Sep 23 2020

Our new furry friends provide lockdown solace

Back in July I emailed all Scotland volunteers to see how lockdown life was for you all, and I received some heart-warming responses, some about life in general, and some about your ongoing volunteering activity.


I’d like to share one of those stories with you.


Christine Goetz is one of our trusty red squirrel volunteers at our Ledmore and Migdale site near Bonar Bridge. In October 2019 we partnered with conservation charity Trees for Life and together relocated twenty red squirrels from populations in Moray and Inverness to this beautiful spot in Sutherland, an area from where red squirrels had disappeared. 


Our trusty team of twelve red squirrel monitoring volunteers assist with reviewing the success of the project by recording sightings, as well as topping up the squirrel feeders on a rota basis. 


Christine has found great solace in her volunteering role during lockdown.


Here is what she had to say:


All is well in the land north of the wall!
I’ve been topping up squirrel feeders on a two week basis throughout lockdown – was great to have this duty to nature to take me into the woods to escape…


I work as a carer for my 94 year old Dad – and although l wouldn’t be doing anything else – there are circles of work that are repetitive and can become dull – we have social distanced and kept safe so far as l continue to care for him.


For me it is so healthy for my mind to have another duty of care that also gives me free time on my own – a responsibility without the responsibility – if you can understand that!


I still haven’t seen a single squirrel! …but know that they exist and for me that is enough as l don’t need to witness them to have accomplishment – it is nice they are not disturbed too much! They have their habitat and l have mine – l cycle in, on my mountain bike – top up feeders and cycle home again feeling that all is well in the land!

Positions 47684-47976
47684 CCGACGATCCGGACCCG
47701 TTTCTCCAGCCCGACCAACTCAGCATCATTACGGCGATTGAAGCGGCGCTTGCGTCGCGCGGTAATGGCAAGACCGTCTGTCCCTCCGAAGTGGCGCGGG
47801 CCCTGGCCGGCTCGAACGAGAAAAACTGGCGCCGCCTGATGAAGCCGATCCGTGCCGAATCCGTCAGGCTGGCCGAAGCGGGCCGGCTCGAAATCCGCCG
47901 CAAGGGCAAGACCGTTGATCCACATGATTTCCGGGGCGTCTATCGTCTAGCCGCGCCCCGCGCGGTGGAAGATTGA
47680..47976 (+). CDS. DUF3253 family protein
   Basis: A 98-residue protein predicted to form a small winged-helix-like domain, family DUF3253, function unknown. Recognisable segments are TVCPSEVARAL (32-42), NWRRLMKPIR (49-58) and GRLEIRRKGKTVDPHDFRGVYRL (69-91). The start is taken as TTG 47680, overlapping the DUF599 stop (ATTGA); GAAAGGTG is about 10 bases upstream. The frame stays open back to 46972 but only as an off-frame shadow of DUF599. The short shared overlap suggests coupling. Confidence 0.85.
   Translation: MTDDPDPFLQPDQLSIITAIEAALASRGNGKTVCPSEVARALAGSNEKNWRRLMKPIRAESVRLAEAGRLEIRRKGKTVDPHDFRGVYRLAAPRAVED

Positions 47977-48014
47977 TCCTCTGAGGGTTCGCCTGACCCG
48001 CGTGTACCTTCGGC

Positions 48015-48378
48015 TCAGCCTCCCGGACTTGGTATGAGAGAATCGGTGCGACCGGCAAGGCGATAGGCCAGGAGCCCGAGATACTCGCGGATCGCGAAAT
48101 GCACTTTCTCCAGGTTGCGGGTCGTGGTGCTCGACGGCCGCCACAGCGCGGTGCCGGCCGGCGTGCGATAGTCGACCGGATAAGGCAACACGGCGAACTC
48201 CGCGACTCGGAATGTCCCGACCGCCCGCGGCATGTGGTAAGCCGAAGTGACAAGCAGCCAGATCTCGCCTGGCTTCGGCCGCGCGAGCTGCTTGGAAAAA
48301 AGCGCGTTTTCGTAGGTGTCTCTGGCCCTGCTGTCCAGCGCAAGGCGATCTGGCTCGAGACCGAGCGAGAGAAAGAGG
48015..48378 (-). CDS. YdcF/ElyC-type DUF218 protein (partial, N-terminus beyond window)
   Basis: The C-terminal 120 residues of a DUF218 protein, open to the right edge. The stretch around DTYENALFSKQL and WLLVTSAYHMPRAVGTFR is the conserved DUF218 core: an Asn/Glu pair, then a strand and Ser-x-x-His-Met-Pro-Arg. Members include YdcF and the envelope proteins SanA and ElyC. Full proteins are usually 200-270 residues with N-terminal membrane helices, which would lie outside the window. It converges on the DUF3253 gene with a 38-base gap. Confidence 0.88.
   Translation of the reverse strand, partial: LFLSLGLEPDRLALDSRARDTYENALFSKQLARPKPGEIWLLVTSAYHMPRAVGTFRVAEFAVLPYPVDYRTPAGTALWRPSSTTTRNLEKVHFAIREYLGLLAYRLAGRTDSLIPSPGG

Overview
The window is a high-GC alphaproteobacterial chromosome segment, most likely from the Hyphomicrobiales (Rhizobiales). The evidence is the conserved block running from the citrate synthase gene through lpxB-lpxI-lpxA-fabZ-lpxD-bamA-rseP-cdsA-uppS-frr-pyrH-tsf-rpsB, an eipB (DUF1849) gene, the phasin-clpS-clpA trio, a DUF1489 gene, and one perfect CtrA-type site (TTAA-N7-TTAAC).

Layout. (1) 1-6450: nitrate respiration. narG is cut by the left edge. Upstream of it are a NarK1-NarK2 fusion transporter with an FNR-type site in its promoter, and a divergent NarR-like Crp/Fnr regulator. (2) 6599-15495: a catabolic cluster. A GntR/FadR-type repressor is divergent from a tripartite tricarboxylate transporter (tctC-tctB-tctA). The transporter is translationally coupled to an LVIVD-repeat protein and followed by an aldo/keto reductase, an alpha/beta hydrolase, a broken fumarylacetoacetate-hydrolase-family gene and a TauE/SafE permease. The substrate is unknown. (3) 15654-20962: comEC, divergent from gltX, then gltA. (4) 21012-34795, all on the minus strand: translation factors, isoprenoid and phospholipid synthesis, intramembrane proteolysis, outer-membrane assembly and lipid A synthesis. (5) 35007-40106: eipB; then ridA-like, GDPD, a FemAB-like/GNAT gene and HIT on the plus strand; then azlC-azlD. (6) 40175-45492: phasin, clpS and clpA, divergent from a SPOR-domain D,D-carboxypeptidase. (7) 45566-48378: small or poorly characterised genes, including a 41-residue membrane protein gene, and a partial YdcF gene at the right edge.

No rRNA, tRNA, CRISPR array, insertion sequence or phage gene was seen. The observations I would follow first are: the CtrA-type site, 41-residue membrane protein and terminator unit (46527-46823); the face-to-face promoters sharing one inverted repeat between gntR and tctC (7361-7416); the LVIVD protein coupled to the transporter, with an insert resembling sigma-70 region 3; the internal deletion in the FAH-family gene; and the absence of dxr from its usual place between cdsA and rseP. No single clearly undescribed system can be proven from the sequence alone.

Ross Watson, Site Manager for Ledmore and Migdale, is delighted that the red squirrel reintroduction project has taken on a whole new dimension during lockdown.  The squirrels have well and truly settled into their new home have been taking centre stage for the community in the village of Bonar Bridge, which is close to the site. Local residents, like many of us, unexpectedly grounded at home with more time on their hands, have thoroughly enjoyed watching the animals both on our site and as they have begun to venture further afield including into the village.  Squirrels have been visiting garden feeders, with the excellent news that young kits have been spotted too.  Read more and see a stunning video from the project here.  


Glenys Munro, one of the other red squirrel volunteers, sent us these wonderful images of her garden visitors.  The squirrels she has captured in her photos have their own idea about getting involved in photography!


Ledmore and Migdale squirrels visiting Glenys’s garden – on the wrong side of the camera!



















One of our newbies from our site tucking into a feast in Glenys’s garden!


…and because they are just so lovely, here is a selection of some more of her images.  Thanks so much Glenys for sharing them.






This one is definitely destined for a caption competition!


Matilda Scharsach

Scotland Volunteering Development Officer

  • JamesLow

    A very worthy project. However, it would be interesting to know the science behind the translocation exercise. Where from and how were the squirrels captured? Did the capture ensure that there was a good genetic mix in the squirrels? What sex and age were they? What was required in terms of getting a licence to translocate? How is the success of the project being monitored? Is there any report available.
    I enquire out of an interest in squirrels. I replenish the squirrel feeder boxes at the Trust’s Kinclaven Bluebell Wood in eastern Perthshire which is on the Red/Grey frontier. I think my efforts have led to a significant increase in the number of Reds albeit we still have sightings of Greys now and again. It does concern me though that the Red populations survive in relatively isolated pockets and that the gene pool is therefore locally quite restricted. I wonder whether the SWT Saving Scotland’s Red Squirrels project carries out translocations throughout Scotland with a view to reducing the risks of in-breeding and improving the general health of the populations.

    October 6, 2020 at 3:47 pm
  • JamesLow

    Thank you.

    October 28, 2020 at 9:18 pm

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